Tag Archives: Massive Attack

Massive Attack: Pre-Millennium Tension

Massive Attack

Massive Attack

Look over your shoulder, keep your eye on your neighbour, trust no one: These are sentiments usually reserrved for paranormal-hunting government agents, not rock stars, but the leery eye has afflicted Massive Attack, too. Mezzanine, the Bristol trip-hop trio’s new album, is more spycatchers’ guide to self-help than bass-bin beach party.

Indeed, bubbling just beneath the monstrous bass lines and Liz Fraser’s (Cocteau Twins) sweet vocal mixes is a tension you’ll miss if you don’t pay attention. But it’s there — wild-eyed suspicion.

“Being in a band is quite schizophrenic, really,” says 3D. “We spend a lot of time away from home and when we get back we don’t relate to people necessarily.” He’s unshaven and looks as though he could have authored numerous conspiracy theories, rather than dub-infected pop songs. “These things do lead to a bit of insecurity and paranoia and that’s reflected in the music.”

You wouldn’t think a group as important as Massive Attack would need to be a wary lot. Three albums in (Blue Lines ’91, Protection ’94, Mezzanine ’98), the aforementioned 3D, Daddy G and Mushroom are pretty well-established these days. They work with Madonna; get to pick and choose who they’ll remix; and the band have become both a popular pick and a critical fave. If you trace Massive’s roots back to its genesis hanging in Nelle Hooper’s crew, it’s not a great stretch to suggest that the Attack is single-handedly responsible for creating the trip-hop genre.

However, a quick listen to the dark “Group 4” from Mezzanine suggests they’re still more trench coat than top hat. Lyrical snippets: “While TV cameras monitor me” and “I train myself in martial arts” don’t exactly ring out peace, love and positive vibes. Throw in the equally sinister “Angel” and the reptilian “Inertia Creeps” and there’s little doubt the band is looking over its collective shoulder.

“It’s one of the themes on this record,” says 3D. “I mean, we haven’t gone out and been deliberately dark in this end-of-the-century kind of way that says everyone’s getting darker… it’s like a general end-of-the-century kind of freak show going on, y’know what I mean?”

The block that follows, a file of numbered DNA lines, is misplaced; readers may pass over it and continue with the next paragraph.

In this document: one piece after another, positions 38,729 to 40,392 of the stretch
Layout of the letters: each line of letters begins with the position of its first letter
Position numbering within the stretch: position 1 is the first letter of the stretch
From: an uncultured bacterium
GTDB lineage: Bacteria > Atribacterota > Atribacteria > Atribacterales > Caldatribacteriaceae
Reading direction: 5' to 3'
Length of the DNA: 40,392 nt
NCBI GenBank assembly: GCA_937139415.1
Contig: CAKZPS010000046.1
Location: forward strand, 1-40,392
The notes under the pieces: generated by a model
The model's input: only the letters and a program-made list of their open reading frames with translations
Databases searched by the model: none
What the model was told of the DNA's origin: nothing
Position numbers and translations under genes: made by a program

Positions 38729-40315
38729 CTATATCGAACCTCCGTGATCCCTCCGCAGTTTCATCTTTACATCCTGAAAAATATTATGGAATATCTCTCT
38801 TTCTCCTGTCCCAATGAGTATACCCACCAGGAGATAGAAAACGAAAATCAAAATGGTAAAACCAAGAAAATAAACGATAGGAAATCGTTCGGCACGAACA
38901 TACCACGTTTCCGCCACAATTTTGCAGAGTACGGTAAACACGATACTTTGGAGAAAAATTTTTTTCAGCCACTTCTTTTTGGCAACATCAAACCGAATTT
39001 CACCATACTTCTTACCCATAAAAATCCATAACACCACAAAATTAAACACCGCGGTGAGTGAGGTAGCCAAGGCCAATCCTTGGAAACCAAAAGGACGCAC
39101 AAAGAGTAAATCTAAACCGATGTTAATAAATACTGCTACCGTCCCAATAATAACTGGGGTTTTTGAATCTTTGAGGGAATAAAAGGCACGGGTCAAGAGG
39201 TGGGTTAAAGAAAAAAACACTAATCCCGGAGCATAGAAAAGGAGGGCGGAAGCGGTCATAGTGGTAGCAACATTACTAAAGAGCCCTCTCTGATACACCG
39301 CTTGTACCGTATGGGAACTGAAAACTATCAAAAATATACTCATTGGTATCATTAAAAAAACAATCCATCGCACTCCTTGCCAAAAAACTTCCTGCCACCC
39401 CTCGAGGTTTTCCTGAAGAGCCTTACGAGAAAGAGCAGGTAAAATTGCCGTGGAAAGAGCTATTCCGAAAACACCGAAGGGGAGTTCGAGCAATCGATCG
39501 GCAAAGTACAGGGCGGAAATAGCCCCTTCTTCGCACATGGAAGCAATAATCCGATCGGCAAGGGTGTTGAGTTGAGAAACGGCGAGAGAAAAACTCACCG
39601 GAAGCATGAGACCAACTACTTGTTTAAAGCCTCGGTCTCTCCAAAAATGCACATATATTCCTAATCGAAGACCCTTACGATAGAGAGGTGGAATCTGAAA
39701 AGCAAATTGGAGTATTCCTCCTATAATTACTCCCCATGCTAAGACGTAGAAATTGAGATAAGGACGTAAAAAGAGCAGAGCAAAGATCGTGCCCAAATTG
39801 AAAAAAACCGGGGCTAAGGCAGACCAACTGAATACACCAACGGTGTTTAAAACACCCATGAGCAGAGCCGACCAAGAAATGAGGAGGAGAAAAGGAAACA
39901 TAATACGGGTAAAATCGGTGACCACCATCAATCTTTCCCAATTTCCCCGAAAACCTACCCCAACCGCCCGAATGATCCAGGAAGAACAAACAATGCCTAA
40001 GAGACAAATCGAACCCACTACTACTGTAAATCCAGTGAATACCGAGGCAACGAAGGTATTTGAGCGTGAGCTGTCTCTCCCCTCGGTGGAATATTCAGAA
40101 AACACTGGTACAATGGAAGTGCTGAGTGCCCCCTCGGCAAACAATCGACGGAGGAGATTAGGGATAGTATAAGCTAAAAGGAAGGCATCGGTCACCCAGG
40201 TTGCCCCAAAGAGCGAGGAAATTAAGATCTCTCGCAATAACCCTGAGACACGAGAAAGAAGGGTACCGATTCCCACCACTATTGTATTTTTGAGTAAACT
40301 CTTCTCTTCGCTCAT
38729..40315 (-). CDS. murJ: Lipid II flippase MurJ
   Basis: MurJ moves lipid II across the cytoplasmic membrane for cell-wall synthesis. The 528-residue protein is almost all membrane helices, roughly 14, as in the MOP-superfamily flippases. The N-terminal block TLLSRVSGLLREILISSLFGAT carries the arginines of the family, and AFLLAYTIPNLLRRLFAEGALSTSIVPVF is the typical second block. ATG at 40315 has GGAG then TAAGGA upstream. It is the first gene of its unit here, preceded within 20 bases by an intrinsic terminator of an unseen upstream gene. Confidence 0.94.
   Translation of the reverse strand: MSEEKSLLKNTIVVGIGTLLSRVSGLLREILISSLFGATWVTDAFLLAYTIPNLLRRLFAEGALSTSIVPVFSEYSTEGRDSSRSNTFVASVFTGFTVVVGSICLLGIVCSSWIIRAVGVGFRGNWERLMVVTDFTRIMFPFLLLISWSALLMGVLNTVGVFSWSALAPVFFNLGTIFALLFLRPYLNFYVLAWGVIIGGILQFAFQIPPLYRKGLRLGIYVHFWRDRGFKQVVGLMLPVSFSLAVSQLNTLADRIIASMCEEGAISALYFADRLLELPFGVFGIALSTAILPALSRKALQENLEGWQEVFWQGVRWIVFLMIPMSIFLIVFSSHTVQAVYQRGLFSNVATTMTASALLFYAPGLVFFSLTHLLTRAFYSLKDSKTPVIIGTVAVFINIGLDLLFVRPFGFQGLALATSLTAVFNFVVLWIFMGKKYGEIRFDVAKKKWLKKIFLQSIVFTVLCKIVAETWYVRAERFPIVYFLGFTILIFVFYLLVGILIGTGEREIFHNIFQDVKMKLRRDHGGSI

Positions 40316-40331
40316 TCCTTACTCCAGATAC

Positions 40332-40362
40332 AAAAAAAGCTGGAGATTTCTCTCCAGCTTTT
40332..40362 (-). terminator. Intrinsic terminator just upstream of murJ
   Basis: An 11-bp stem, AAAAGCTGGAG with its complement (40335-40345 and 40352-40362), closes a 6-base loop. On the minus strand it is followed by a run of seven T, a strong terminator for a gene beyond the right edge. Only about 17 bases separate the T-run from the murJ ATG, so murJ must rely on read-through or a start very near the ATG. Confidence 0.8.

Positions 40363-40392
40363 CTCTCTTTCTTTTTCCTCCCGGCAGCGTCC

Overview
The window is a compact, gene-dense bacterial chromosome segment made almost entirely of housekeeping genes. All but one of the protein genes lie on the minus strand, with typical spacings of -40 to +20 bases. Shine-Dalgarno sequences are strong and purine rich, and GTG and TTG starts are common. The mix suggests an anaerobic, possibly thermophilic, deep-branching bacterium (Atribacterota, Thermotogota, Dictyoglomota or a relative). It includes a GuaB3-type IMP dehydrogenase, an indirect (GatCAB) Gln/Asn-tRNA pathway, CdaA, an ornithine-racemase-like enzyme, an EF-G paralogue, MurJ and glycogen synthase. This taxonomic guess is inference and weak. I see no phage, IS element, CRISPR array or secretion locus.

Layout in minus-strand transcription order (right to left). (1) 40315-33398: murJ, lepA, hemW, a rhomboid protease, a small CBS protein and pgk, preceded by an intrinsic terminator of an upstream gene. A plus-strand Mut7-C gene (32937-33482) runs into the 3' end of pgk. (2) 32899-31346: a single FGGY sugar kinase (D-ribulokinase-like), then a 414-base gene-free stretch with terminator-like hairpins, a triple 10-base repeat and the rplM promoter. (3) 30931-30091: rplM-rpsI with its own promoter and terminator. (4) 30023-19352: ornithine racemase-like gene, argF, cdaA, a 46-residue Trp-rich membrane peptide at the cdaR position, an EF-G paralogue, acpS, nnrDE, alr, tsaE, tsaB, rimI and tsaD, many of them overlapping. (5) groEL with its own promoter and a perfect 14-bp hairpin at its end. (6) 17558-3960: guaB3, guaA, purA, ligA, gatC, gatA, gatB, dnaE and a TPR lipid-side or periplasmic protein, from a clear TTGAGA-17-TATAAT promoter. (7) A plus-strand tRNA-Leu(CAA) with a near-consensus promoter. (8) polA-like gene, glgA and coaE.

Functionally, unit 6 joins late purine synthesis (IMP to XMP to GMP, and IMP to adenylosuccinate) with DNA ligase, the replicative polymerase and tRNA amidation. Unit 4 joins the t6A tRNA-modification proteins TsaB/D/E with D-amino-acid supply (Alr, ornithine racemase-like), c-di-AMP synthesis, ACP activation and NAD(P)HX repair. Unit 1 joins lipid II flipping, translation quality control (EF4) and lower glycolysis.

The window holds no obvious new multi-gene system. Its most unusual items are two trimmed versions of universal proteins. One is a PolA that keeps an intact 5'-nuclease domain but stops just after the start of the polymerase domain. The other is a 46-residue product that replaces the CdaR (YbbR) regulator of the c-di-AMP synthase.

“With us it’s just based on themes in our lives — our relationships.”

From that, one could gather Bristol is some James Bond-ian swing town where rock stars double as covert ops in crazy world domination schemes. Sadly, it’s far less glamourous. Mushroom suggests: “A quick night in Bristol. You probably come down there. Go to the pub. Then go home,” he says, laughing.

“People think Bristol is a marketplace town like Seattle,” Mushroom continues. “You walk down the street and see Portishead hanging on one corner and we’d be on another and Roni Size’d be on the next. It’s all really just people staying in. It’s a really boring town, actually.”

If Bristol is so boring, then the wariness so palpable in songs like the rolling-thunder “Risingson” must come from somewhere else.

Perhaps somewhere even closer to home — in their heads. The next three hypothetical scenarios give weight to this theory by showing Massive Attack even exhibit hints of suspicion in their humour.

Who would win a battle royale between Madonna, Goldie, Tricky and The Artist Formerly Known As Prince?

3D pipes in immediately: “Madonna’s the richest, so she’d probably hire some serious assassins. She’d make the phone call and that would be it — done.” Then, with more introspection — but also with more secret knowledge implied, Mushroom adds, “You wouldn’t be able to find Goldie because he’d know it would be coming up, and he’d just run out the back door and sic pit bulls on ’em.”

If six death-metallers with swords and two rappers with Glocks are 10 feet apart, then start to fight, who’ll win? “Glocks are going to win against swords every time man,” says 3D. “Yeah,” adds Mushroom.” You don’t miss with someone with a sword coming at you.”

If everyone smoked a big joint simultaneously would it mean a massive shortage of junk food an hour later? “I think there would be riots,” says 3D.

Riots, pit bulls, sleazy short guys with gold teeth? It screams out “vivid imagination,” but check the Horace Andy-sung “Man Next Door” and you’ll know Massive Attack truly believe in these type of characters and scenarios, and always have.

Indeed, even the band agrees. As 3D says, “We’re pretty much the same place [as that]. The same level, the same mentality.”

This feature originally appeared in the May 1998 issue of Chart Magazine.

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Aaron’s Top Albums Of 1996

Tricky's Maxinquaye

Tricky’s Maxinquaye

Back in 1996 I was the Arts & Entertainment Editor of the Centennial College student newspaper, The Siren. I dug into some of those back issues to find my Top Ten album list from that year.

Looking at the list now it’s a pretty clear reaction against grunge in favour of mostly dark, electronic-based music.